I've had this cubietruck board for about a week now, and I'm trying to get it to boot into SOMETHING other than android which is fine for phones, but really bad for workstations. I've configured raspberry pi's without issues, and I'm trying to use the same approach using distros built for the cubietruck. I run Linux on my workstations at home, and I'm trying to put linux on the ct. I've used the "dd" command from the linux command line, and it runs to completion. The partitions on the micro sd card look right, but the cubie doesn't even recognize that a card is in the slot. It always boots to the built-in android OS, and it never even with the android file browser recognizes that either a) there is a micro sd card or b) that there is an SSD attached.
I'm trying with the following image (among others):
I've tried the process with unpartitioned cards as well as partitioned and formatted ones (Ext4), and I've tried using the "dd" command as well as the "Restore Image" function of the Ubuntu disk utility. On the Raspberry Pi both of these methods work for laying down a disk image, but on the CT it just doesn't recognize the SD card. I'm following the instructions I find meticulously, but with no success.
What am I doing wrong?
If the android the card comes with is not seeing the mSD slot, I begin to suspect power.
How are you powering your CT? Via the OTG or the power plug? Try with a 2A 5V supply to the power plug.
Or the quality of your mSD card. I have had cards go bad on me. They build well on my Lenovo, but when put them into the CT, it fails to recognize the mSD. I have trashed a couple mSD cards that were working just fine for months then went 'bad'. But what do you expect when you pay $4 for a 8Gb mSD?
Thanks for the response. This is a bit of a frustration. I'm powering it using the power connector that came with the board connected to a USB port on my laptop.
I don't know if I'm even writing anything to the microSD cards I'm setting up for the CT. Here's a dump of the terminal I/O:
sudo dd if=Armbian_4.2_Cubieboard2_Ubuntu_trusty_3.4.108_desktop.raw of=/dev/mmcblk0p1 bs=1
2512388096+0 records in
2512388096+0 records out
2512388096 bytes (2.5 GB) copied, 4192.81 s, 599 kB/s
After this comes back to the command prompt I try to "ls" the device and I see absolutely nothing. I use Nautilus to look at it, and again I see an empty window.
I took one of my SSD SATA drives and attached it as a USB drive to my laptop. I partitioned it and formatted it (Ext4/boot), then I laid down an Ubuntu image (Linaro, Cubeez, Cununtu, etc.) then shut down the CT, attached the SSD to it and powered it up. In the Android file browser I don't even see the device. Naturally the CT won't boot to it.
I'll try to find a 2A USB power supply. It would be awfully nice it that were the solution.
Do you have a Linux notebook or desktop to write the image on? I would trust it more.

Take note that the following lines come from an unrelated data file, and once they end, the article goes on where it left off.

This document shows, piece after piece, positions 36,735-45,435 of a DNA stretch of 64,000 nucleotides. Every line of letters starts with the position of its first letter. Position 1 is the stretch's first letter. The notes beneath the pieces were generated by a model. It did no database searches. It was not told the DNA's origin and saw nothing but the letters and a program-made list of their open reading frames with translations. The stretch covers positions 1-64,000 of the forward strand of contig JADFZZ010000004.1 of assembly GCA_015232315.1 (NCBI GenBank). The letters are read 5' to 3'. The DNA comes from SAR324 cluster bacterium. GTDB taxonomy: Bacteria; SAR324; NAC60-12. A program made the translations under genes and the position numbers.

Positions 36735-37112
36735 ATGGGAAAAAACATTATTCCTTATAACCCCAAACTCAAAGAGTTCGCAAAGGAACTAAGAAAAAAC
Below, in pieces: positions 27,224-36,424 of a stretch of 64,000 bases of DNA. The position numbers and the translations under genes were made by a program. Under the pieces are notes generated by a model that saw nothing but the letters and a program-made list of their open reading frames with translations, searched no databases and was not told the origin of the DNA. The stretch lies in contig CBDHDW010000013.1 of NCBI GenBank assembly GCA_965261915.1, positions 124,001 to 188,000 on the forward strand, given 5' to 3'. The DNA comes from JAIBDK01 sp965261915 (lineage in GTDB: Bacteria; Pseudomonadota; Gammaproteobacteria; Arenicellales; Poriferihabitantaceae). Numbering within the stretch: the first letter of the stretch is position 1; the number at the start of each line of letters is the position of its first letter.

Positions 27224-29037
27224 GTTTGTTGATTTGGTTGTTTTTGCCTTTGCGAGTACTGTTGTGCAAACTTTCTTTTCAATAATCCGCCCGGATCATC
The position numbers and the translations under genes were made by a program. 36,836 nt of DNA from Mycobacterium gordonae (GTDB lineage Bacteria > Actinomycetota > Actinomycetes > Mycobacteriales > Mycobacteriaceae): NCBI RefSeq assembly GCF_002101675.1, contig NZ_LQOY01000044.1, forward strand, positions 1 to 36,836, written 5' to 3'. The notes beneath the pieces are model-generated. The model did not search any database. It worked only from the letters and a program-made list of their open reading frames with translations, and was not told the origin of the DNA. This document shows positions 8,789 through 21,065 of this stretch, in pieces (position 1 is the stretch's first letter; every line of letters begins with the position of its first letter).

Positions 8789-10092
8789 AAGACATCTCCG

A 1A power supply SHOULD be enough. Unless you have a SATA drive connected, then you really need the 2A supply. Many smartphone power supplies these days are 2A.
Finally, the only OS I work with is Fedora. See my post on the Cubietruck OS discuss for where to get Fedora 23.
Well it's not the power. I used a 3 amp adapter this time, and it still doesn't see the micro SD card. When I have the card slotted I start the CT and of course Android pops up. I open the file browser and select "device" at the top. It shows "Local Memory", "Network Neighborhood", and "NFS Share".
Now here's the interesting thing:
I opened my Android phone and removed the external microSD card. I slotted the one from the CT. The phone didn't see it either. I slotted the phone's external micro SD into the CT, and the CT saw it. In "File Browser" I was able to open it.
The file system on the readable micro SD is FAT, while the one with the Linux image on it is Ext4. Soooo ... I reformatted the one the CT couldn't see using FAT, and LO! The CT can see it now.
Am I supposed to lay a Linux image down onto a FAT partition? I'm not even sure how I would do that.
And yes my laptop is running Ubuntu. I left Windows behind several years ago.
Not a FAT partition, but with parted, you have to label the card as msdos:
parted /dev/sdb mklabel msdos
If you label as something else (it was over a year ago I hit this one, so I forget what was the wrong option), the card is not recognized. When you get a new mSD card, you will find that it is properly labeled and dd does not overwrite this info.
Again, I don't know anything about the distro you are using. This is what I have done for Fedora and RedSleeve and my Centos7 testing.
In fact, here is what I do for RSEL6:
parted /dev/sdb mklabel msdos
parted /dev/sdb mkpart primary ext3 4 516
parted /dev/sdb mkpart primary linux-swap 516 1540
parted /dev/sdb mkpart primary ext4 1540 7950 /* <- It CAN be smaller
mke2fs -t ext3 -L uboot /dev/sdb1
mke2fs -t ext4 -L rootfs /dev/sdb3
Remove and reinsert card to mount uboot and rootfs partitions. Let's assume they get mounted under